I have some mixed feelings about this book. Our hero is Gideon and as one of the Lords of the Underworld, he holds the soul of a demon inside him. His demon is Lies, which makes him incapable of telling the truth without experiencing debilitating pain. This. Is. Utterly. Annoying. Every single bit of his dialogue is in this absurd reverse-speak, followed by a translation so we can grasp his meaning. It bugged me to such a degree that it almost ruined the book for me. And that would have been a shame, because outside of that, the book was really good.
Scarlet is the daughter of a goddess, and also carries a demon. Hers is Nightmares. When the Lords found her back in The Darkest Passion, they imprisoned her while they tried to learn about her. She calls out to Gideon in a dream and he comes to the dungeon to meet her. That’s when she informs him that she is his long-lost wife. Gideon feels a connection toward her and has flashes of her in his mind, but can’t remember any history together. So the book chronicles the couple as they try to sort out their own histories and what could have made their memories so different.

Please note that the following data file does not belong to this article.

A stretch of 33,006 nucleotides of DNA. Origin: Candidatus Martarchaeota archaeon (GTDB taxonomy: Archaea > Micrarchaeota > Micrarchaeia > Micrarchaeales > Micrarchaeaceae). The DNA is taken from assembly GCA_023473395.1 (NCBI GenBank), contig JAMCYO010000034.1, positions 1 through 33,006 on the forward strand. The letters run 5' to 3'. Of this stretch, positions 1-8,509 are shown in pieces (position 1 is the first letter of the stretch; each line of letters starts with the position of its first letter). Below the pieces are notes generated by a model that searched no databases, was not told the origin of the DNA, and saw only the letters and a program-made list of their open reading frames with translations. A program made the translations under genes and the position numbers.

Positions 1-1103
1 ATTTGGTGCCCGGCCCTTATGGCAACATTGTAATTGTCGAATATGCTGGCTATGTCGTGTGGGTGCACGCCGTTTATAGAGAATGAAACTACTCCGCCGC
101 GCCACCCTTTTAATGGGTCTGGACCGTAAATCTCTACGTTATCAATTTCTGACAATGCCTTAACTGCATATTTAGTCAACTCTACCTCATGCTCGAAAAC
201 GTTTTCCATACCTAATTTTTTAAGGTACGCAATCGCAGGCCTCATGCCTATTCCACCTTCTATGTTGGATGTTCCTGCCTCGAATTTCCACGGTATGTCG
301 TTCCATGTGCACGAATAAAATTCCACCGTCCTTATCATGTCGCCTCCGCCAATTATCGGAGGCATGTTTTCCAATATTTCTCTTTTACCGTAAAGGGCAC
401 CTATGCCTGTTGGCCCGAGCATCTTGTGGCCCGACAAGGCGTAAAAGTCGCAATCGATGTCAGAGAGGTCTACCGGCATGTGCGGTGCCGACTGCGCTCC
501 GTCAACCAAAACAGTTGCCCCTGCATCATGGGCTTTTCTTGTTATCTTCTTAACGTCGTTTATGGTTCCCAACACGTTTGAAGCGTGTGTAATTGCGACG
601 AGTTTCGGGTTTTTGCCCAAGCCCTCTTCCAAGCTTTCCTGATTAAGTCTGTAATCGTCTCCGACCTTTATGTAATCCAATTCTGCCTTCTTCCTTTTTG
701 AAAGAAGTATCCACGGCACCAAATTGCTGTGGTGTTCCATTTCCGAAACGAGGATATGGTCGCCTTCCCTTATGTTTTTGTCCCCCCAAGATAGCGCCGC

Scarlet is a wounded warrior. She is strong and fearsome, but her psyche is hanging on by a thread. The realizations that she unveils are utterly heartbreaking. I found myself crying at her memories. And her fear of her own feelings for Gideon is so poignant. Their love story is beautiful.
We’ve also got two side arcs in play. One where Strider takes an unexpected enemy captive. The other follows Aeron, William and Amun into Hell, where they try to rescue Legion from Lucifer. It’s been tough to get to know Amun, since he doesn’t speak. But it was nice to get a little insight into his character as we lead up to The Darkest Secret.
So as I come to the end of the review, I’m struggling to give it a rating. The story itself was really, really good. But the Gideon-speak was really, really bad. Grrr. 4 stars… I guess.